Author: Drew Joseph, ABE
Carry Introduction: Secure High Back Carry (SHBC) is frequently recommended to babywearers that are just beginning to learn back carries. Particularly with this version of the carry, in which the wearer secures the baby to their hip with the wrap before scooting baby to the back, SHBC provides the wearer with quite a bit of security as they navigate back wrapping for the first time. Unlike Ruck, SHBC combines many different types of spread passes, including both a cross and a reinforcing pass, both of which go under baby's legs, for extra security against babies wriggling out of a carry. SHBC also spreads baby's weight across a chest belt, widened shoulder straps, and multiple spread passes, which many wearers find more comfortable than the single pass and shoulder straps in a ruck tied in front.
Although the name indicates the carry will get the baby particularly high up on the wearer's back, most babywearers find that this isn't the case with SHBC, due to the nature of the passes. For this reason, SHBC isn't a great choice for particularly tiny babies.
If you are new to woven wraps, here is a great post to get you familiar with them and with key terminology. BWI of Atlanta has also created a video on wrap basics and terminology.
For some information on how much fabric should be between you and baby, and how to make a good seat, Modern Babywearing is a good resource.
And as always, please keep in mind some basic safety considerations from Babywearing International.
There are different ways to get baby on your back - the tutorial below shows a hip scoot with a pre-tied chest belt. For other methods, please check out this video.
Wrap You in Love's SHBC with a pre-tied chest belt
Wrapping Rachel's SHBC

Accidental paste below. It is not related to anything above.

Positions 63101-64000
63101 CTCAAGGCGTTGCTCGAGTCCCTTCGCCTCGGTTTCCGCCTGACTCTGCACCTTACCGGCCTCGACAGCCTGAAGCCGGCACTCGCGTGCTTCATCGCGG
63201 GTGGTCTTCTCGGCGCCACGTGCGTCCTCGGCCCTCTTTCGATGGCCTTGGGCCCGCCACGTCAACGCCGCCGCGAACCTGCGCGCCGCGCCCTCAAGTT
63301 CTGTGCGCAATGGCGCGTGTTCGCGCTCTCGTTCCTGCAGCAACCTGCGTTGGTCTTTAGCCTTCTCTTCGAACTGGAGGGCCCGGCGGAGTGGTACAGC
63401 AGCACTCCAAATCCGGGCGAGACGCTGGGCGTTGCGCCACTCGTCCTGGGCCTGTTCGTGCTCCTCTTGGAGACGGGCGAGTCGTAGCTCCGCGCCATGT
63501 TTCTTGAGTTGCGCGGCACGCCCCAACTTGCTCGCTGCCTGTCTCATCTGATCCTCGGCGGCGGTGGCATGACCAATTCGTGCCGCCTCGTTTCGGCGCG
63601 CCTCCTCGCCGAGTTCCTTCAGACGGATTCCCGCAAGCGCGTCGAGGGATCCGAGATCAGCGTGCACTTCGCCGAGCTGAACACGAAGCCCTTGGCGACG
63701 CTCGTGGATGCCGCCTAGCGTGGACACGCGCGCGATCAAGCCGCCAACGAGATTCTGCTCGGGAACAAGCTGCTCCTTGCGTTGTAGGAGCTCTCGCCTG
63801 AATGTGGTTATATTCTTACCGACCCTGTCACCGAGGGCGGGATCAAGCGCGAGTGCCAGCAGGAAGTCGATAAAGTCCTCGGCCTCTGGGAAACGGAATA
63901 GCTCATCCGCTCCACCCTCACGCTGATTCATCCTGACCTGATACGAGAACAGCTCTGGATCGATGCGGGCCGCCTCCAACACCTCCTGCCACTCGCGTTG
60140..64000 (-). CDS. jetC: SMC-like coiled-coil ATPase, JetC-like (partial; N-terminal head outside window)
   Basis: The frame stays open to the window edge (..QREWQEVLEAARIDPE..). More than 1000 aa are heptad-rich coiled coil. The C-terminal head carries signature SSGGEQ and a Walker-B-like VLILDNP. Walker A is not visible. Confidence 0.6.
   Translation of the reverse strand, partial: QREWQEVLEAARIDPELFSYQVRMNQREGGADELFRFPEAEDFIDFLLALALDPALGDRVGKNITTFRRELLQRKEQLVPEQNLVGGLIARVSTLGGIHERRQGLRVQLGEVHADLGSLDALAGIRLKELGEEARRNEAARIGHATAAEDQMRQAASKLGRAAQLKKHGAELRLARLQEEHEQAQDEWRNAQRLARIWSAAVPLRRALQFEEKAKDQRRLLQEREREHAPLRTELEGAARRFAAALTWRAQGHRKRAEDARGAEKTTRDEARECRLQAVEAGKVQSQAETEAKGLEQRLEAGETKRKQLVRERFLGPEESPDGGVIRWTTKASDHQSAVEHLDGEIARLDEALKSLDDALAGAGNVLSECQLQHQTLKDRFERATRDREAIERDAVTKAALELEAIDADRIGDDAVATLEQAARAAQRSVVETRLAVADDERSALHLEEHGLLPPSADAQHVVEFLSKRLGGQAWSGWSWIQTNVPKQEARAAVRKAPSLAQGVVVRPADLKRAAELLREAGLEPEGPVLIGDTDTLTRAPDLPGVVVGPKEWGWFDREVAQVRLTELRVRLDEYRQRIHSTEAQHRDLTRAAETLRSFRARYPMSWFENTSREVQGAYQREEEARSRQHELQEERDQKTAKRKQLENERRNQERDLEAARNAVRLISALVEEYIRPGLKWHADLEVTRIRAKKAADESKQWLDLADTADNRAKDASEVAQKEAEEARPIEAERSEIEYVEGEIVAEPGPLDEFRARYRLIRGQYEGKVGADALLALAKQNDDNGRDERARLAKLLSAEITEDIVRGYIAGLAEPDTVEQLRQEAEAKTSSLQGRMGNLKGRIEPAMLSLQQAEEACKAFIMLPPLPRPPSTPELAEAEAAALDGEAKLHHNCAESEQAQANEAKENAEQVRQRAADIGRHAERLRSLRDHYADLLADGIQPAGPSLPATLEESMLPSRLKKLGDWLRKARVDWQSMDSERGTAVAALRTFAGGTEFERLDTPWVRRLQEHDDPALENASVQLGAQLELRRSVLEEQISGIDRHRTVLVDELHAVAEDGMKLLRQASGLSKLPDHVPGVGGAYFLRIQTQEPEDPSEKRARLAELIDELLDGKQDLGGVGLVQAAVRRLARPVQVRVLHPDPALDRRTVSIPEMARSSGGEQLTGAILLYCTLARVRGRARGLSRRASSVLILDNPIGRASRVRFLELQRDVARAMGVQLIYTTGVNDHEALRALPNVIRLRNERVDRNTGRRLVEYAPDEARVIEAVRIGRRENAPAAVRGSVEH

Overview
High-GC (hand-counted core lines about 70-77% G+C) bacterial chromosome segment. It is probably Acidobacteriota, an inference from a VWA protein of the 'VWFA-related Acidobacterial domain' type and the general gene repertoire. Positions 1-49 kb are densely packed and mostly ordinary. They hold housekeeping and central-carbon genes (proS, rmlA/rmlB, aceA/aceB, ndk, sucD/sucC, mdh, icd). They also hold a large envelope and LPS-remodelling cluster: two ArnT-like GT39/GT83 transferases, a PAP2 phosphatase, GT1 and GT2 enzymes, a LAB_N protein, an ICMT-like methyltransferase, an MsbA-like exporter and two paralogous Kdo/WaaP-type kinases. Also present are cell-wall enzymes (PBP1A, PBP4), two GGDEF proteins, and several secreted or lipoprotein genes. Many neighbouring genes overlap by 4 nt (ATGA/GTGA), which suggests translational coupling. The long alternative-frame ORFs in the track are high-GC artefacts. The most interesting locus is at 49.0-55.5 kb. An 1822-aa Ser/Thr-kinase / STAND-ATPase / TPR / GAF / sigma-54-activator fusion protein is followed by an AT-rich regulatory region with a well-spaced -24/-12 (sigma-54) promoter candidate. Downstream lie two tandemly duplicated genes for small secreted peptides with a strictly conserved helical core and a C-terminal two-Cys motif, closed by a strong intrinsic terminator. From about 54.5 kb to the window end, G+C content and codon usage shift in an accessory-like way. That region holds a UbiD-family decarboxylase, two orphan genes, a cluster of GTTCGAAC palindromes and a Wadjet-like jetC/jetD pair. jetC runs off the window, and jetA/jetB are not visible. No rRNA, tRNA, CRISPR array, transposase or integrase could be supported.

SHBC tied Tibetan
Step by step picture tutorial
Personal Review: While I don't tend to do this carry on a regular basis, as I don't care for the half knot in the chest belt, or tying in front, I do find it a rock solid carry for a variety of children (leaners, leg-straighteners, infants to preschoolers). I particularly like this carry for folks who are new to back wrapping and feel less confident about a superman toss, or the single pass of a ruck. The pre-tied chest belt is something that I consider "training wheels" for hip scooting a child onto a wearer's back, but it's great for teaching someone how to back wrap while feeling confident that their child won't fall.
Tips: One of the most important aspects of getting this carry comfortable is the tightening. If the initial rebozo pass isn't re-tightened after the hip scoot, the child is likely to sag down the wearer's back, and cause quite a struggle to get the rest of the carry secure. The second pass that comes over the shoulder can also be tricky to get tightened across the child's back, but strand by strand tightening with this pass allows for even distribution of the child's weight over the wearer's shoulders.